When Nichali Bogues ’22 (CLAS) graduates from UConn, his dream career is to be a cardiothoracic surgeon. So scientific research was on top of his priority list.
But the rising senior structural biology and biophysics major didn’t expect the McNair Scholars Program to give him so much insight into what his future career will be like.
“I would say it (the McNair program) gave me an opportunity to love my major even more because it shows me how many real-life applications I can use my major for,” Bogues said.
“I can go from medical engineering to clinical trials and applications. It is a program that will push you to achieve more.”
Bogues and Juan Colberg-Martinez ’23 (CLAS) are among 22 UConn students in the Science, Technology, Engineering and Mathematics (STEM) fields participating in the McNair Scholars summer program. These students have been awarded funding to pursue their research this summer on the Storrs campus for eight weeks.
UConn is one of 150 schools nationwide to receive funding from the Ronald E. McNair Post-baccalaureate Achievement Program. The McNair program fosters opportunities to advance in STEM research experiences throughout undergraduate careers for underrepresented first generation, and limited income college students.
“The McNair Scholars Program provides excellent guidance for the professional world,” Bogues said. “It helps you to become a more concrete and assertive researcher while forming long-term positive relationships with professors that do research in your field of interest.”
Bogues is currently researching the metal ruthenium(II) complex for its ability to combat antibiotic resistance, a rising concern among health care professionals. He says ruthenium is an element that can be used for photodynamic therapy, a method often used to treat cancer.
“In terms of real-world outcomes, we are providing a new way to sterilize catheter tubes by using blue light to make the ruthenium become active and reactive, thus killing bacteria in the catheter,” Bogues said. “This would make the tube more sterile and ready for medical use.”
One of the most important things he learned as a McNair scholar is networking in research. He explained that networking with peers, professors and other researchers helped him learn more about his career because he gets to work directly with experts in the field.
Through his research, Bogues said he was thankful to have worked with McNair mentor and program coordinator, Renee Gilberti, Ph.D., graduate mentor and National Science Foundation fellow Caroline Donaghy, and Alfredo Angeles-Boza, associate professor of chemistry.
Gilberti says the McNair program has many opportunities for outreach in STEM research and that first and second-year students can apply during February to become research apprentices for the following fall semester. Second- and third-year students can apply to be McNair Scholars and evolve into independent researchers for all remaining semesters, including on the on-campus a summer intensive research program that focuses on research, professional development and graduate school application preparation for more advanced degrees in STEM.
“There are so many wonderful aspects to my work with students, but seeing their growth and seeing them recognize their potential is at the top,” Gilberti said.
“Meeting one-on-one with each student, year-round, affords me the chance to help them capitalize on their strengths, hone more professional skills, and many in-depth conversations to reflect on their career trajectory.”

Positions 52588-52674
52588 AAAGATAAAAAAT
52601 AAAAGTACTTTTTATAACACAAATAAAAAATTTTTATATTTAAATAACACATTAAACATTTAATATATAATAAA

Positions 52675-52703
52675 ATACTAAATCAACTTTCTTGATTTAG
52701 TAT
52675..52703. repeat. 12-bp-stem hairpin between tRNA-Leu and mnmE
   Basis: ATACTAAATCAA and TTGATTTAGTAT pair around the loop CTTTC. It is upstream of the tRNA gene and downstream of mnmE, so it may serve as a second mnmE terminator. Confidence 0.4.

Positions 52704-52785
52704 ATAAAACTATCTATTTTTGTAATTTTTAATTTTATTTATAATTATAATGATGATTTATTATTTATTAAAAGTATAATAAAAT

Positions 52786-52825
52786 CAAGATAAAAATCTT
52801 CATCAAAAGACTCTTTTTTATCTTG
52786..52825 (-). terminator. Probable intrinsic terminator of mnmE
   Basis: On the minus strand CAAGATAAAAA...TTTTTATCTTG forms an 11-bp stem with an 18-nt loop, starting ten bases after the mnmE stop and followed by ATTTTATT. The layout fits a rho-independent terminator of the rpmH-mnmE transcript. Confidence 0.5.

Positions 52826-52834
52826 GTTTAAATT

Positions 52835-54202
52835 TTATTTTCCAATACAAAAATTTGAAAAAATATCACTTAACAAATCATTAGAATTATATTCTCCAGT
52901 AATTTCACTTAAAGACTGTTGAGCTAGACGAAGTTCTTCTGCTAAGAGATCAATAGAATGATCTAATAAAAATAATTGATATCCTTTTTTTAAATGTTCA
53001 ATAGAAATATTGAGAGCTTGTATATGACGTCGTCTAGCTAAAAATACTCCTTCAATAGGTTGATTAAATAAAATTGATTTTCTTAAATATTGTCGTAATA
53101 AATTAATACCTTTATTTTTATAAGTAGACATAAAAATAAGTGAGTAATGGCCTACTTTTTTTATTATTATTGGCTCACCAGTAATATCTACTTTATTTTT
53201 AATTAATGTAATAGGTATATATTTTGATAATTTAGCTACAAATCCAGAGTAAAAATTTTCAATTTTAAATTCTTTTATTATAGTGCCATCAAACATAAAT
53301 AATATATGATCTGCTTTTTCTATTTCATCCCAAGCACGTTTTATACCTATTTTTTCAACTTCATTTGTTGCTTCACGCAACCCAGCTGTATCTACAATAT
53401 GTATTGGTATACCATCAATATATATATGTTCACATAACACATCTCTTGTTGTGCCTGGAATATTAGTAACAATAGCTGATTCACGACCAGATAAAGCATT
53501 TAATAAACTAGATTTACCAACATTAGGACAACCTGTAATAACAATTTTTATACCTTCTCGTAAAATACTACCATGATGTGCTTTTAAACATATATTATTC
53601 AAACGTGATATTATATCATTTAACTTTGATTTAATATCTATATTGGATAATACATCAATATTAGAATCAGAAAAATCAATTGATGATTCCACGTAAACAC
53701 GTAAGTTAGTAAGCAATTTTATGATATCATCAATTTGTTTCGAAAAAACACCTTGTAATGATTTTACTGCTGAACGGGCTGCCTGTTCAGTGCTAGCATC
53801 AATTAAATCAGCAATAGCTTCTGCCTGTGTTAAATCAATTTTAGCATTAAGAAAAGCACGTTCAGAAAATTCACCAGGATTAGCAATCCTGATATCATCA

“A lot of the research experiences for undergraduates were online and I wanted a more in the lab type of research,” says another McNair scholar, Juan Colberg-Martinez, a rising junior majoring in molecular and cellular biology. “Renee offered me the chance to do McNair research this summer so I am thankful for that.”
Colberg-Martinez was recommended by a friend in UConn’s Louis Stokes Alliance for Minority Participation (LSAMP) to apply for the McNair program. His research focuses on looking at antifolate compounds to treat rheumatoid arthritis (RA) cells. These cells are located inside joints that play a role in the start of the disease which degrades bones and causes inflammation in between joints. Currently, methotrexate is used to treat patients with RA but it is not always responsive for all patients, according to Colberg-Martinez.
Hence, Colberg-Martinez is working with Charles Giardina, professor of molecular and cellular biology, to see if a different could be a better substitute for RA patients. To test this, Colberg-Martinez also works with Didem Ozcan, a Ph.D. student in Giardina’s lab. They use techniques like cell staining, cell proliferation assays and quantitative polymerase chain reactions to measure the effects of UCP1162 on RA.
From Colberg-Martinez’s experience with LSAMP, a program designed to support underrepresented students in the science, technology, engineering and mathematics field, he met Giardina and became interested in his research.
“Get in touch with professors as soon as possible,” Colberg-Martinez advised students thinking about research. “Professors actually love talking about their research, they like when people are interested in their research. If you find a professor that does research that you are interested in, I would just get in touch with them.”
After his research, Colberg-Martinez hopes to attend graduate school to obtain a Ph.D. in the biological sciences field and study disease treatments, and encourages any eligible student who is curious about research in STEM to contact Gilberti by email.
“To be a part of the McNair experience a student definitely does not need to know what kind of research project they might want to conduct, or even that they do or do not want to pursue graduate study; this is challenging to know without exposure to research experience,” Gilberti said. “The McNair program helps every student with every step.”